The euphemistic term “tying your tubes,” actually means the tubes are surgically and permanently severed or scarred to prevent the passage of an egg. That is after all, the goal. Tubal ligation methods may differ in their effectiveness for preventing pregnancy and in the risk of damaging the blood supply to the ovaries. Many women don’t understand that a tubal ligation may cause them to go through perimenopause prematurely. There are structures in the tubes, such as nerves and blood vessels feeding the ovaries, which can be damaged in the procedure. Damage to blood supply can affect the function of the ovaries. At the very least, after tubal ligation, some women begin having heavy bleeding with their periods and they may also develop symptoms akin to perimenopause. Rarely, tubal ligation can lead to premature menopause.
Should a young woman become perimenopausal or menopausal after a tubal ligation, it is easily treated, provided the condition is recognized. I have made this diagnosis in women in their thirties who had a tubal ligation months to years prior. They were suffering from a treatable condition but had previously been told, “Don’t be silly. You’re too young to be going through perimenopause.” Overall, tubal ligations are a safe, effective method of sterilization, but it’s important to be aware of the risks and to consider the questions with your gynecologist when you’re making your decision.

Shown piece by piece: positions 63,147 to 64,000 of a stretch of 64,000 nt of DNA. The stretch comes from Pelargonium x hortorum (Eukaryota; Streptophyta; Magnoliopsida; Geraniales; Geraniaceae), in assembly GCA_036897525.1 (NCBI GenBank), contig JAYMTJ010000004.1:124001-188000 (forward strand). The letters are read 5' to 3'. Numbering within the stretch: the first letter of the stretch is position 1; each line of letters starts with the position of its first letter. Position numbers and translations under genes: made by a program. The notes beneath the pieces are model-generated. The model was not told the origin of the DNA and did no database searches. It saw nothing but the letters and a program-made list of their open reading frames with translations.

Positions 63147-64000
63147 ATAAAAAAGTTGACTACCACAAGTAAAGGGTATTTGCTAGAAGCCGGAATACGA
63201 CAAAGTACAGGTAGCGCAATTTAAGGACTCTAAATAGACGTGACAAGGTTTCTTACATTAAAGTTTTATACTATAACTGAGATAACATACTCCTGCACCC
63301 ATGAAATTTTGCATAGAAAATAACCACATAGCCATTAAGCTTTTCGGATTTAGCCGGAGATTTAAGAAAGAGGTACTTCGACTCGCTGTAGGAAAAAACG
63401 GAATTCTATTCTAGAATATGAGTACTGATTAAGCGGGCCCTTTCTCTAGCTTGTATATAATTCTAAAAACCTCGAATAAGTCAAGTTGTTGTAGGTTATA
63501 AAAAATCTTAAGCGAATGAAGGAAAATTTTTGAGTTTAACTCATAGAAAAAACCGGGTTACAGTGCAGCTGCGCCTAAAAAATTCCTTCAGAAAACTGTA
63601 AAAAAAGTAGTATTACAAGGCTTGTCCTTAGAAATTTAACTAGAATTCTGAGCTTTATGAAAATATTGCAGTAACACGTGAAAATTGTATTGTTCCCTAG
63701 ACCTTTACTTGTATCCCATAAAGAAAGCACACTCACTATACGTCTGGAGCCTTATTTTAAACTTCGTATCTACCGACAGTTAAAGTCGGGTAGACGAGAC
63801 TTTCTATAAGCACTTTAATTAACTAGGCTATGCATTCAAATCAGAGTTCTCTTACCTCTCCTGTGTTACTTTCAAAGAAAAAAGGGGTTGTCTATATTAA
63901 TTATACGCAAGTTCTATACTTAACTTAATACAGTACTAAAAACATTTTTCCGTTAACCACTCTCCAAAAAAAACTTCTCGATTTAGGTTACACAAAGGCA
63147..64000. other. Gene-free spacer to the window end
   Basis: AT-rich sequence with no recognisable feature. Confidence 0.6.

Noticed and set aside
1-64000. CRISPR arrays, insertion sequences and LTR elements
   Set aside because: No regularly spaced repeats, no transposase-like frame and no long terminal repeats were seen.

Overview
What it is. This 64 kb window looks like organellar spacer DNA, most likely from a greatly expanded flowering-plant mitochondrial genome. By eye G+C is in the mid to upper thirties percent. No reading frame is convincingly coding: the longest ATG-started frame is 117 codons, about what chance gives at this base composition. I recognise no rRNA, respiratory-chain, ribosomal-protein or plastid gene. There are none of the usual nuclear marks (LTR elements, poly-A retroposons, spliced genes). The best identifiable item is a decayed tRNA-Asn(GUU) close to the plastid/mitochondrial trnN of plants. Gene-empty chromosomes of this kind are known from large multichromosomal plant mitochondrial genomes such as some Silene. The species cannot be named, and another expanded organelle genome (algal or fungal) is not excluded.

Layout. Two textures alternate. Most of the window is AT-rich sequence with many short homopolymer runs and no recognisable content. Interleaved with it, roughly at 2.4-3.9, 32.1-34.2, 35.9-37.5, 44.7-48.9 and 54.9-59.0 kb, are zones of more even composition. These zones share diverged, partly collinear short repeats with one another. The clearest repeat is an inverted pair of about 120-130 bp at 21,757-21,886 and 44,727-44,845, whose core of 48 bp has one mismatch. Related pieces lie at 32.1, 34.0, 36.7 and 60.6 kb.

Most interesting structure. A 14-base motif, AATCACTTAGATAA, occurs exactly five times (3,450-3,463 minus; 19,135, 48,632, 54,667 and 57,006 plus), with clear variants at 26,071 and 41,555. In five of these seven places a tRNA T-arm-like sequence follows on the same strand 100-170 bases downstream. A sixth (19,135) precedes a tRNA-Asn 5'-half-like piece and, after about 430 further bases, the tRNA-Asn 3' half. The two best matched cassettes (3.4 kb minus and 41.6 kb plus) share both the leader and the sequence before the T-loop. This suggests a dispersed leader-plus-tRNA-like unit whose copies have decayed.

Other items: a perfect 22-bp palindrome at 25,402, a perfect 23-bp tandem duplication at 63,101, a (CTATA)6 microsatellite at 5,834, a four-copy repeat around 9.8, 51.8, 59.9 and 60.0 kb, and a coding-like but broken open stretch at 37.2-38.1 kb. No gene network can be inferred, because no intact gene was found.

Understand that tubal ligation usually results in permanent sterilization. Study the different types of tubal ligation and discuss with your gynecologist which one is best for you. If you develop symptoms of perimenopause after a tubal ligation, have your estradiol, progesterone AND FSH levels checked on day 21 of your menstrual cycle. FSH, the blood test for menopause, is OFTEN normal.